PDBsum entry 2ppo

Go to PDB code: 
Top Page protein links
Lyase PDB id
Protein chain
107 a.a.
Waters ×137

References listed in PDB file
Key reference
Title Structural coupling between fkbp12 and buried water.
Authors S.Szep, S.Park, E.T.Boder, G.D.Van duyne, J.G.Saven.
Ref. Proteins, 2008, 74, 603-611. [DOI no: 10.1002/prot.22176]
PubMed id 18704951
Note: In the PDB file this reference is annotated as "TO BE PUBLISHED". The citation details given above have been manually determined.
Globular proteins often contain structurally well-resolved internal water molecules. Previously, we reported results from a molecular dynamics study that suggested that buried water (Wat3) may play a role in modulating the structure of the FK506 binding protein-12 (FKBP12) (Park and Saven, Proteins 2005; 60:450-463). In particular, simulations suggested that disrupting a hydrogen bond to Wat3 by mutating E60 to either A or Q would cause a structural perturbation involving the distant W59 side chain, which rotates to a new conformation in response to the mutation. This effectively remodels the ligand-binding pocket, as the side chain in the new conformation is likely to clash with bound FK506. To test whether the protein structure is in effect modulated by the binding of a buried water in the distance, we determined high-resolution (0.92-1.29 A) structures of wild-type FKBP12 and its two mutants (E60A, E60Q) by X-ray crystallography. The structures of mutant FKBP12 show that the ligand-binding pocket is indeed remodeled as predicted by the substitution at position 60, even though the water molecule does not directly interact with any of the amino acids of the binding pocket. Thus, these structures support the view that buried water molecules constitute an integral, noncovalent component of the protein structure. Additionally, this study provides an example in which predictions from molecular dynamics simulations are experimentally validated with atomic precision, thus showing that the structural features of protein-water interactions can be reliably modeled at a molecular level. Proteins 2009. (c) 2008 Wiley-Liss, Inc.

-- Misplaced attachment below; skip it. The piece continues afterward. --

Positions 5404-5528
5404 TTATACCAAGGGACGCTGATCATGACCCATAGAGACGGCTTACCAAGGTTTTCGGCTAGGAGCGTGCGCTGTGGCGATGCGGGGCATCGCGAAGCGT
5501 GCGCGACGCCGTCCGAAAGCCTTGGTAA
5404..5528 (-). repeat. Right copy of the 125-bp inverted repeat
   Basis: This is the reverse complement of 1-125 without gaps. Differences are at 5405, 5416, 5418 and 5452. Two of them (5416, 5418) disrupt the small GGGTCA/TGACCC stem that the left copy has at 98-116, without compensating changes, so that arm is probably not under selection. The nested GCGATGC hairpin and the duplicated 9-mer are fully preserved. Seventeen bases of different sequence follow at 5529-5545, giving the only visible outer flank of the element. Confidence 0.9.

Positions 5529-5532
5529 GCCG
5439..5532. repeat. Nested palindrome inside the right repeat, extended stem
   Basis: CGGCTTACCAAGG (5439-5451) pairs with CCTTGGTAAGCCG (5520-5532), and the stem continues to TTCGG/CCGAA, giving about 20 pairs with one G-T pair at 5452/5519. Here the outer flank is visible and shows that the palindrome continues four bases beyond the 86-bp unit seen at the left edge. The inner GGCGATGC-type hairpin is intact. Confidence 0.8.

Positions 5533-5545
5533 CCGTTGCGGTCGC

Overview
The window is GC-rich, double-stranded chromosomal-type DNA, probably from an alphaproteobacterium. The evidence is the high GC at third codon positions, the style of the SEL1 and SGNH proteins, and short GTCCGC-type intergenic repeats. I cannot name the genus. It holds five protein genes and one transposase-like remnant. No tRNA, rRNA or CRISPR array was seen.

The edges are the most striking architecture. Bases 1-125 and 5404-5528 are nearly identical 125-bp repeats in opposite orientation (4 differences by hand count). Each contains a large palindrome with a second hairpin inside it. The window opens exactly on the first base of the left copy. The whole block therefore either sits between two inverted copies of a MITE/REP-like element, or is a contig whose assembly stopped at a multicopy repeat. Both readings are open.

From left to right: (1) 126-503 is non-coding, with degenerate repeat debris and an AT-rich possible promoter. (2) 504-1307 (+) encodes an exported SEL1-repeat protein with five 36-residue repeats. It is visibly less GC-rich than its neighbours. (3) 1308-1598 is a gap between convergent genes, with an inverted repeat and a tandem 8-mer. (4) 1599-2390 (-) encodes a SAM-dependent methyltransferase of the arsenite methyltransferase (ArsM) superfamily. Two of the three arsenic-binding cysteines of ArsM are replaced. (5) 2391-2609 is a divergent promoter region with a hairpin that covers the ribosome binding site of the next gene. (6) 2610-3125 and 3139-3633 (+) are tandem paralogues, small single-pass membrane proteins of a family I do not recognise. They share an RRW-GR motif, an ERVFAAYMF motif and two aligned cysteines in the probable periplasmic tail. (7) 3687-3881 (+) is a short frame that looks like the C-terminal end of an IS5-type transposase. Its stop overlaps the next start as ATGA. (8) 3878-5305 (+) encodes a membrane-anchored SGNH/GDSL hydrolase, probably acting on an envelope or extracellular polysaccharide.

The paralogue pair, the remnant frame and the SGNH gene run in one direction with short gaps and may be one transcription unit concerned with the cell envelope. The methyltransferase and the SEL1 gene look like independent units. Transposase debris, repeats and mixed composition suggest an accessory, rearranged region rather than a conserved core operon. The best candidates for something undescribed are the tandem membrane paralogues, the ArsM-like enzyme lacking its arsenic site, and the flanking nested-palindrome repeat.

Figure 3.
Figure 3. The N-terminus of the helix moves toward the center of the protein, with the main chain atoms from W59 and A60 of the mutant moving by 1.28-1.74 Å (dotted lines). (Inset) The C[ ]trace of the E60A mutant (cyan) is shown against the surface rendering of wild-type FKBP12 (purple), which is partially cut away to reveal the protein core.
Figure 5.
Figure 5. (a) FK506 (from PDB 1FKF) modeled in the ligand-binding pocket of wild-type (violet) and E60Q (cyan) FKBP12. The rotation of W59 leads to a conformation that creates steric clash between its side chain and the docked FK506. (b) The network of interacting amino acids and Wat3 in FKBP12.
The above figures are reprinted by permission from John Wiley & Sons, Inc.: Proteins (2008, 74, 603-611) copyright 2008.
Go to PROCHECK summary